Our study of accreting low-mass stars has revealed that deuterium burning is the main energetic support of the star. To follow its abundance evolution, it was necessary to couple the nucleosynthesis of this element with the equations of the stellar structure. The extreme temperature sensitivity of the deuterium destruction reaction rate produces a thermostatic effect that modifies the global structure. The more energy is provided to the star, either by increasing the accretion rate, the deuterium abundance or with the addition of , the more it is converted to work against contraction. The reaction of the star prevents the temperature and, in the same way, the nuclear energy production to climb drastically. It results from the thermostatic effect of deuterium burning. Consequently the star expands, its effective temperature being imposed by the great dependence of opacity on the temperature in the photosphere (along the Hayashi line), the emergent luminosity increases as well. Finally, once accretion ends, the star relaxes to its standard structure. On the main sequence, the star does not present any difference with respect to a non accreting model within similar properties.
The profile of accreted matter modifies the structural response of the star. When mass deposition is confined to the surface layers, less internal energy is given to the central regions and the star experiences a stronger contraction that yields to a higher central temperature. Moreover, this study has shown the small hydrostatic influence of mass accretion; this effect is much smaller than the effect of deuterium burning.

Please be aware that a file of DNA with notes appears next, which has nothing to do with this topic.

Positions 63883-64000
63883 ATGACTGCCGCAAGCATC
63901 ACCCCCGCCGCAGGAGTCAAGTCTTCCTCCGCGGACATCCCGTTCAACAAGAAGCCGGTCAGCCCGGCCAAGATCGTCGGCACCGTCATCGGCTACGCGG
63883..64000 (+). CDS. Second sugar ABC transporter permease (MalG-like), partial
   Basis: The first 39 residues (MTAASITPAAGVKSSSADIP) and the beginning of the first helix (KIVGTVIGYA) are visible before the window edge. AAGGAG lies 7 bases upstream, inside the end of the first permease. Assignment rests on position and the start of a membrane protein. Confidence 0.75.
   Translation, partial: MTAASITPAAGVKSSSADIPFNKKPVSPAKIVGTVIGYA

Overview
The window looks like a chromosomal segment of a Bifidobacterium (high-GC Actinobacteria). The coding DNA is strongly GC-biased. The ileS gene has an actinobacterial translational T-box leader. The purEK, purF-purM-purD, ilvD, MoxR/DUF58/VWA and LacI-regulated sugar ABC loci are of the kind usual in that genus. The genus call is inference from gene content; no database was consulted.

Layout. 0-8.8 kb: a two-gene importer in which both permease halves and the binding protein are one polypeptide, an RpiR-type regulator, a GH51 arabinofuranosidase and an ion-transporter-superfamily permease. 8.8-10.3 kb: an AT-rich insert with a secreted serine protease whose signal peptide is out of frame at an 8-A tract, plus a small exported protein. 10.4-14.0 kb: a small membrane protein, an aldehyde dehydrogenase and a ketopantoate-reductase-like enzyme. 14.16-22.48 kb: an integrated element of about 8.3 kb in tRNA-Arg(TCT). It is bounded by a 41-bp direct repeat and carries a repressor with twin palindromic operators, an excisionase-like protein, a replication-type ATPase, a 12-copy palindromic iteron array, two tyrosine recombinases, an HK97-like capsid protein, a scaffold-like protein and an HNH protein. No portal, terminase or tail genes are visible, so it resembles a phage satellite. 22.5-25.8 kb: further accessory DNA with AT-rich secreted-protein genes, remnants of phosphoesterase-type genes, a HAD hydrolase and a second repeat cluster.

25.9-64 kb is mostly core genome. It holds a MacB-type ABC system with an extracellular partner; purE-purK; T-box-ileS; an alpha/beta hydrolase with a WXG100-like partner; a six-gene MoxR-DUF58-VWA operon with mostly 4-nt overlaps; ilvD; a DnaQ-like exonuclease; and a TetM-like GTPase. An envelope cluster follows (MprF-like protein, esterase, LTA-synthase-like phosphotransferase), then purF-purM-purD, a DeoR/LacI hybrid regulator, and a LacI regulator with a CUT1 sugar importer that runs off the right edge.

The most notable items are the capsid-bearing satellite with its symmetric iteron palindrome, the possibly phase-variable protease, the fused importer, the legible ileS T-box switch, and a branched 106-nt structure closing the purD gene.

Comparison with standard PMS evolution indicates that the accretion process accelerates the evolution of the star. The central temperature of an accreting star is always larger than in a non accreting scheme. From its position in the HRD, it appears systematically younger. Especially during the earlier accretion phase, age estimate can be affected by up to a factor 2-3. These results as well as prediction concerning chemical abundances will be confronted to observations in Siess et al. (1997).
This study has revealed that the evolution of an accreting star results from two antagonistic effects, the deuterium burning which tends to force the star to expand and the mass addition which reinforces the gravitational potential of the star and accelerates the contraction. Therefore, it is the combination of both and that determines the further evolution of PMS accreting stars.
We will present, in a forthcoming paper, results of computations performed with high ( ) accretion rates, in order to reproduce the birthline. These calculations will be compared with similar results obtained by Palla & Stahler (1990 and following papers).
© European Southern Observatory (ESO) 1997
Online publication: April 8, 1998